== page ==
Symbol Truth table Boolean expression --- --- --- ![NOT gate symbol](https://upload.wikimedia.org/wikipedia/commons/thumb/0/0f/NOT_ANSI.svg/1200px-NOT_ANSI.svg.png) ![NOT gate expression](https://latex.codecogs.com/png.latex?Y=\overlineA) A Y --- --- 0 1 1 0 The AND gate is a logic gate that performs the logical conjunction operation. It has two or more inputs and one output. The output is 1 only when all the inputs are 1. The symbol, truth table, and Boolean expression of the AND gate are shown below.


Symbol Truth table Boolean expression --- --- --- ![AND gate symbol](https://upload.wikimedia.org/wikipedia/commons/thumb/6/64/AND_ANSI.svg/1200px-AND_ANSI.svg.png) ![AND gate expression](https://latex.codecogs.com/png.latex?Y=A\cdot%20B) A B Y --- --- --- 0 0 0 0 1 0 1 0 0 1 1 1 The OR gate is a logic gate that performs the logical disjunction operation. It has two or more inputs and one output. The output is 1 when at least one of the inputs is 1. The symbol, truth table, and Boolean expression of the OR gate are shown below.


Symbol Truth table Boolean expression --- --- --- ![OR gate symbol](https://upload.wikimedia.org/wikipedia/commons/thumb/3/37/OR_ANSI.svg/1200px-OR_ANSI.svg.png) ![OR gate expression](https://latex.codecogs.com/png.latex?Y=A%2BB) A B Y --- --- --- 0 0 0 0 1 1 1 0 1 1 1 1 The NAND gate is a logic gate that performs the logical negation of the conjunction operation. It has two or more inputs and one output. The output is the opposite of the AND gate output. The symbol, truth table, and Boolean expression of the NAND gate are shown below.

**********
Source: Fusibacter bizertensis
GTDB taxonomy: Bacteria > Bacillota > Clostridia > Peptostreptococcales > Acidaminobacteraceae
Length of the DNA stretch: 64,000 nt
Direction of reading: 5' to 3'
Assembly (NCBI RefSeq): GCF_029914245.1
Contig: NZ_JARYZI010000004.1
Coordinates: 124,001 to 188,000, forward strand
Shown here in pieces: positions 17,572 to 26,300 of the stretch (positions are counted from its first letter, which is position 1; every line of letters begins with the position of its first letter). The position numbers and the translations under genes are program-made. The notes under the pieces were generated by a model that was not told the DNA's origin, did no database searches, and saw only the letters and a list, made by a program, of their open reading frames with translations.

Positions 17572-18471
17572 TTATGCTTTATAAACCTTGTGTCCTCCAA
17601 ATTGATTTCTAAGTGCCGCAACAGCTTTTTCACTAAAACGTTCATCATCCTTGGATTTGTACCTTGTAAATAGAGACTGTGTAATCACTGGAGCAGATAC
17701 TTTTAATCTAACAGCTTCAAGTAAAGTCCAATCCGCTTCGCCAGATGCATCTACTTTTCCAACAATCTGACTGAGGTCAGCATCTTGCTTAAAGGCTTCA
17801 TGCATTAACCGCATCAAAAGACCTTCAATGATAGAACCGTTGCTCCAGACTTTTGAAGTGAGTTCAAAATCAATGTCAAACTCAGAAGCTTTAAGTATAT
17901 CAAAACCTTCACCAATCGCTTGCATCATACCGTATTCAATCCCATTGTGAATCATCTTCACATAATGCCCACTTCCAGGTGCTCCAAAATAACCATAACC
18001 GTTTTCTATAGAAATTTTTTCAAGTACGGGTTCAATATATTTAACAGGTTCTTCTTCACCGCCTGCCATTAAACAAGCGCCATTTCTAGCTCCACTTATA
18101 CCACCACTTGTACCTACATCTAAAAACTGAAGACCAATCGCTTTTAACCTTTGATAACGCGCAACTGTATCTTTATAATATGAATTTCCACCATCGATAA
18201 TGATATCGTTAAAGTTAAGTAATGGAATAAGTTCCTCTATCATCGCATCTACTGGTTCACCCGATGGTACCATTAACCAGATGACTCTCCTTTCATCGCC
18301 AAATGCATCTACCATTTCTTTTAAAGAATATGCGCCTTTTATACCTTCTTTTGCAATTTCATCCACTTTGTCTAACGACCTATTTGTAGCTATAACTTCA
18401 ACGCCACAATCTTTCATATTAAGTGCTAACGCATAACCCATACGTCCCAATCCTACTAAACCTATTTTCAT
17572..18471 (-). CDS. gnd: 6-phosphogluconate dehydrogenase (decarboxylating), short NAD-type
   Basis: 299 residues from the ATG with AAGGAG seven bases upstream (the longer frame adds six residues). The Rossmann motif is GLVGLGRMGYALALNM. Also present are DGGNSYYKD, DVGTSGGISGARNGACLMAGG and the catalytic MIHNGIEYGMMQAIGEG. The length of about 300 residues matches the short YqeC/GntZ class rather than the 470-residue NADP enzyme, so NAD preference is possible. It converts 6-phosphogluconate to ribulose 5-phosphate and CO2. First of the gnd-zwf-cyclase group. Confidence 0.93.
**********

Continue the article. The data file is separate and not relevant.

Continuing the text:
Symbol Truth table Boolean expression --- --- --- ![NAND gate symbol](https://upload.wikimedia.org/wikipedia/commons/thumb/e/e6/NAND_ANSI.svg/1200px-NAND_ANSI.svg.png) ![NAND gate expression](https://latex.codecogs.com/png.latex?Y=\overlineA\cdot%20B) A B Y --- --- --- 0 0 1 0 1 1 1 0 1 1 1 0 The NOR gate is a logic gate that performs the logical negation of the disjunction operation. It has two or more inputs and one output. The output is the opposite of the OR gate output. The symbol, truth table, and Boolean expression of the NOR gate are shown below.


Symbol ![NOR gate symbol](https://upload.wikimedia.org/wikipedia/commons/thumb/c/c7/NOR_ANSI.svg/1200px-NOR_ANSI.svg.png) Truth table Boolean expression Symbol Truth table Boolean expression --- --- --- ![NOR gate symbol](https://upload.wikimedia.org/wikipedia/commons/thumb/c/c7/NOR_ANSI.svg/1200px-NOR_ANSI.svg.png) ![NOR gate expression](https://latex.codecogs.com/png.latex?Y=\overlineA%2BB) A B Y --- --- --- 0 0 1 0 1 0 1 0 0 1 1 0 The XOR gate is a logic gate that performs the logical exclusive disjunction operation. It has two or more inputs and one output. The output is 1 when only one of the inputs is 1. The symbol, truth table, and Boolean expression of the XOR gate are shown below.